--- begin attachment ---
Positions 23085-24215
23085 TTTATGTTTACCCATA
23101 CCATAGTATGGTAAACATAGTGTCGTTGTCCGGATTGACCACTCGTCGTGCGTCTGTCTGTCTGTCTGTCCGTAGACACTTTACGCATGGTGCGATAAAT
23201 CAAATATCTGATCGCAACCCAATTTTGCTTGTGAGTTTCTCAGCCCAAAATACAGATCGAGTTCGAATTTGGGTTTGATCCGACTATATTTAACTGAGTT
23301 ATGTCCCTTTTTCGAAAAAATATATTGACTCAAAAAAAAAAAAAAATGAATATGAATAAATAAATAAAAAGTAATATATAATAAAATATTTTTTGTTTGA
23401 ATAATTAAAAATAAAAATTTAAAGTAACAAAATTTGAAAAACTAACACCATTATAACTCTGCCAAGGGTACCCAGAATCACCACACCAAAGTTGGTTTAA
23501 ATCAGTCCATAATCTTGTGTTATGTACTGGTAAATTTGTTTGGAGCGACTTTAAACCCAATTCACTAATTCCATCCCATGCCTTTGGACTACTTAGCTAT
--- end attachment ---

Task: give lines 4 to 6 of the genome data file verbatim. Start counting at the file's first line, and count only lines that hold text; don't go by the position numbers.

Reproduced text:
23201 CAAATATCTGATCGCAACCCAATTTTGCTTGTGAGTTTCTCAGCCCAAAATACAGATCGAGTTCGAATTTGGGTTTGATCCGACTATATTTAACTGAGTT
23301 ATGTCCCTTTTTCGAAAAAATATATTGACTCAAAAAAAAAAAAAAATGAATATGAATAAATAAATAAAAAGTAATATATAATAAAATATTTTTTGTTTGA
23401 ATAATTAAAAATAAAAATTTAAAGTAACAAAATTTGAAAAACTAACACCATTATAACTCTGCCAAGGGTACCCAGAATCACCACACCAAAGTTGGTTTAA